In Dan Graziano’s imagination, a restaurant kitchen looks something like a dance floor, where chefs engage in a nightly ballet with the waiters and waitresses, sometimes the diners and always the food.

“It’s a carefully staged dance,” Graziano said. “They work quickly, and there’s a lot of intensity in what they’re doing. It’s very dramatic.”

An oil painter from Castine, Graziano enjoys dining with his wife, Kristin Blanck. They request a table near the kitchen, so they can see the action, and they especially like dining at restaurants with an open view to the kitchen.

If the food itself is a form of artistic expression, the activity of the chefs who design, create and present the food is performance art. Graziano is interested in the kitchen action that makes Portland’s food scene interesting and exciting.

Over Thanksgiving, Graziano and Poland photographer Michael McAllister spent two days in a half-dozen Portland restaurants, taking photos in the kitchen and on the floor. They capped their research with a meal at the Grill Room. Using the photos as source material, Graziano made two dozen oil paintings from his experience. They hang this month at Roux & Cyr International Fine Art Gallery on Free Street in Portland. In March, the gallery will show McAllister’s photos.

"Setting the Table," oil on panel painting by Dan Granziano

“Setting the Table,” oil on panel painting by Dan Granziano Staff photo by Charles Eichacker

Gallery owner Susan Roux suggested the exhibition after she showed a series of paintings that Graziano made of the restaurant scene in Charleston, South Carolina, where he and his wife enjoy spending time. Like Portland, Charleston has a thriving dining culture, with many outdoor cafes on tree-lined streets that are splashed with sunlight.

Graziano, at the gallery open- ing on Friday in Portland.

Graziano, at the gallery opening on Friday in Portland.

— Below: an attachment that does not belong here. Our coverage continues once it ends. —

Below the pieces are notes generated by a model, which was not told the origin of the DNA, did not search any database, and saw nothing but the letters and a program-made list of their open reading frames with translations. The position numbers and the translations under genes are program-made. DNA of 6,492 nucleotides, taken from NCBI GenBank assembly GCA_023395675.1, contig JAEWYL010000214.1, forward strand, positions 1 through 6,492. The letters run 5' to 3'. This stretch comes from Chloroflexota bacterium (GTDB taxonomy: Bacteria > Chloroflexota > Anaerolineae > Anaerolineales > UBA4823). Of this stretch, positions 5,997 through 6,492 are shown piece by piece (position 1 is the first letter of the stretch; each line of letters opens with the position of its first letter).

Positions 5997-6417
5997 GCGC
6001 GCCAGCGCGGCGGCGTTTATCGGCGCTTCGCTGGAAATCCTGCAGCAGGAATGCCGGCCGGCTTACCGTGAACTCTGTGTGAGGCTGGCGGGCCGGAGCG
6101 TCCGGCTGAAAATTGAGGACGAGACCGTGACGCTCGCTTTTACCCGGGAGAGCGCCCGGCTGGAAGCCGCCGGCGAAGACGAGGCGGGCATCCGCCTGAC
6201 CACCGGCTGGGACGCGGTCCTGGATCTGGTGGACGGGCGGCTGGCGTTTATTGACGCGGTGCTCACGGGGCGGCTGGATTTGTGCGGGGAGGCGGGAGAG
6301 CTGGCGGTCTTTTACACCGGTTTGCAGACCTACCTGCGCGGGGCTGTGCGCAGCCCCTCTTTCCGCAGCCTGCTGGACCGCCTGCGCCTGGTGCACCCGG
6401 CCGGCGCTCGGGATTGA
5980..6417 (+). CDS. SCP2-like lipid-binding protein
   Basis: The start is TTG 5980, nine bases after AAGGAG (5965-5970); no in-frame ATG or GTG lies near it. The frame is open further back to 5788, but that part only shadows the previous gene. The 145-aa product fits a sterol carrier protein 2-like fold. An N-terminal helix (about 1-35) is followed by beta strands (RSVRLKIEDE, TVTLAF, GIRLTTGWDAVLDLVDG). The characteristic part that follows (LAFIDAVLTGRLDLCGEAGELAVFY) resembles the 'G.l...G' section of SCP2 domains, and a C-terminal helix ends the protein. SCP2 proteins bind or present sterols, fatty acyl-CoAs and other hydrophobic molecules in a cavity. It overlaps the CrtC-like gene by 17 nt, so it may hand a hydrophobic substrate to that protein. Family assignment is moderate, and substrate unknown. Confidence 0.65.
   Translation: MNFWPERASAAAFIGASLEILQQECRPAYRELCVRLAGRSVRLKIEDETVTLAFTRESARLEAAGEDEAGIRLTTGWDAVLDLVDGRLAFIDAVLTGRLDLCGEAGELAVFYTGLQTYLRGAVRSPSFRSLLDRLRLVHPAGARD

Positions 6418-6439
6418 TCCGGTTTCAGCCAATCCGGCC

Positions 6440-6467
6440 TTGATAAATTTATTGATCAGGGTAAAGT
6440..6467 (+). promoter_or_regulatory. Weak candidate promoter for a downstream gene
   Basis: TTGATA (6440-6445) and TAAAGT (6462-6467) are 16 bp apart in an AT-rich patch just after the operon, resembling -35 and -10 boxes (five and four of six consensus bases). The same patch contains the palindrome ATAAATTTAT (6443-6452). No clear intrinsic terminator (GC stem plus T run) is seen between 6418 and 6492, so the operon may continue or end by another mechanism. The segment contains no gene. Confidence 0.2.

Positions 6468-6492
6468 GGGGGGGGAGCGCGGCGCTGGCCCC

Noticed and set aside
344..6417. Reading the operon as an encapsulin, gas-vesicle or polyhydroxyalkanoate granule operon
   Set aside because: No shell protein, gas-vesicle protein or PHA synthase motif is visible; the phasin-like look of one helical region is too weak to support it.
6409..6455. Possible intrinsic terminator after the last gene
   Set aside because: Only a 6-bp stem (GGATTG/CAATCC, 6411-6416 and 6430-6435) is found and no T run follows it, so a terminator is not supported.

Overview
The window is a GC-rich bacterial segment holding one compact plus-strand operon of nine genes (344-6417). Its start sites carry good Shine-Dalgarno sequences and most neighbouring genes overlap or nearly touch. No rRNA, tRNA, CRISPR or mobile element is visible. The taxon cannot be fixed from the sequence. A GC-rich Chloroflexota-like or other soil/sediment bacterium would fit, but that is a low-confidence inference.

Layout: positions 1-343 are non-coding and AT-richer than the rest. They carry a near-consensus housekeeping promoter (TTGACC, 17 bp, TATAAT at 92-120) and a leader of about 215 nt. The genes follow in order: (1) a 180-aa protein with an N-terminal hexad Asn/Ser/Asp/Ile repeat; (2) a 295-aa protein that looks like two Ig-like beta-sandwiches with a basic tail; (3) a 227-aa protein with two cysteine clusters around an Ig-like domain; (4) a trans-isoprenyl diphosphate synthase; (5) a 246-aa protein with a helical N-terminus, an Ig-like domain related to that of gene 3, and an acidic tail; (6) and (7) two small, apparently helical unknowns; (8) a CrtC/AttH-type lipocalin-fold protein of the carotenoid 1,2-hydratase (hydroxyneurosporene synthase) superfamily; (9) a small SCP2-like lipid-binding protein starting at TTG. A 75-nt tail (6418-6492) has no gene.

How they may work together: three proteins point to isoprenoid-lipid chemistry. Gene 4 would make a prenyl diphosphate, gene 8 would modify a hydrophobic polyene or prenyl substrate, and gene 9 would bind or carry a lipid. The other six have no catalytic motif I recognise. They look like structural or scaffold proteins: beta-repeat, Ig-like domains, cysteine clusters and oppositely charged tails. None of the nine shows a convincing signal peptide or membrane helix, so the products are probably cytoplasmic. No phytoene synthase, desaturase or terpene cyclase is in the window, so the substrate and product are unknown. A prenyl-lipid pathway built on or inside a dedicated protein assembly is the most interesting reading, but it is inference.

Roux sold several of Graziano’s paintings from South Carolina, and suggested he work up paintings from Portland. She timed the exhibitions with Maine Restaurant Week, which begins later this month.

“People love to watch other people cooking,” Roux said. “It’s part of the experience of dining out these days. It’s a spectator sport.”

Graziano’s paintings are full of action: Cooks shucking oysters, flambeing over an open flame and arranging bread for baking. There are paintings of waiters in white aprons delivering trays of food and bartenders mixing drinks. There are still-lifes of a napkin-and-silverware setting and a bottle of brown liquor, filtering incoming light.

From a painterly perspective, Graziano is attracted to restaurants for the same reasons he likes painting harbor scenes and boats back home in Castine: They challenge him with their shifting shapes, the fluid way the light moves through the scene and the rush of human activity. These aren’t portraits – recognition is suggested by a hat or bandana – but paintings of men and women in action. Graziano treats his subjects as studies of the human figure, paying attention to their movements, the shapes of the pots and pans, the color of their clothes and the fixed angles of the hard kitchen surfaces. His paintings reflect heat and energy.

“After the Rush,” oil on panel

“After the Rush,” an oil on panel painting by Dan Graziano Staff photo by Gregory Rec

They also reflect calm. One of Graziano’s favorites shows a man at the end of the coffee bar at Starbucks, gazing out the window with his chin in one hand. A newspaper is spread in front of him, with a cup coffee. Graziano calls the painting “Gone But I Don’t Know Where.”

Graziano and McAllister included eight restaurants in their research: Street & Co., David’s, Bull Feeney’s, Boone’s, Nosh and the Grill Room, Corner Room and Front Room. On his own, Graziano went to Harbor Fish Market and Starbucks on Congress Street, across from the Portland Museum of Art.

They spent a few hours at each restaurant, staying out of the way on the edge of the action. They were less interested in documenting the action than in capturing moments of activity, tension and resolve.

The smallest paintings in the show, less than a foot tall and a few inches wide, sell for $700. The largest, 24-by-30 inches, cost $2,800. There are 29 paintings, including a few from Charleston.

“Into the Fire,” oil on panel

“Into the Fire,” an oil on panel painting by Dan Graziano

Cathy Gore, manager at Street & Co., said the restaurant gave the two full access, asking only that they not set up lights or tripods. “They kept to themselves. We actually hardly noticed they were here.” Gore said.

She recognized one of her cooks on the poster that Roux & Cyr is using to promote the show.

Laura Geftick, manager at Bull Feeney’s, enjoyed having the artists in the restaurant. They showed up in the morning to observe the prep work, then returned during the evening to watch the kitchen in full swing. It felt oddly rewarding being the object of an artist’s scrutiny, Geftick said. “I’m glad we can be an inspiration.”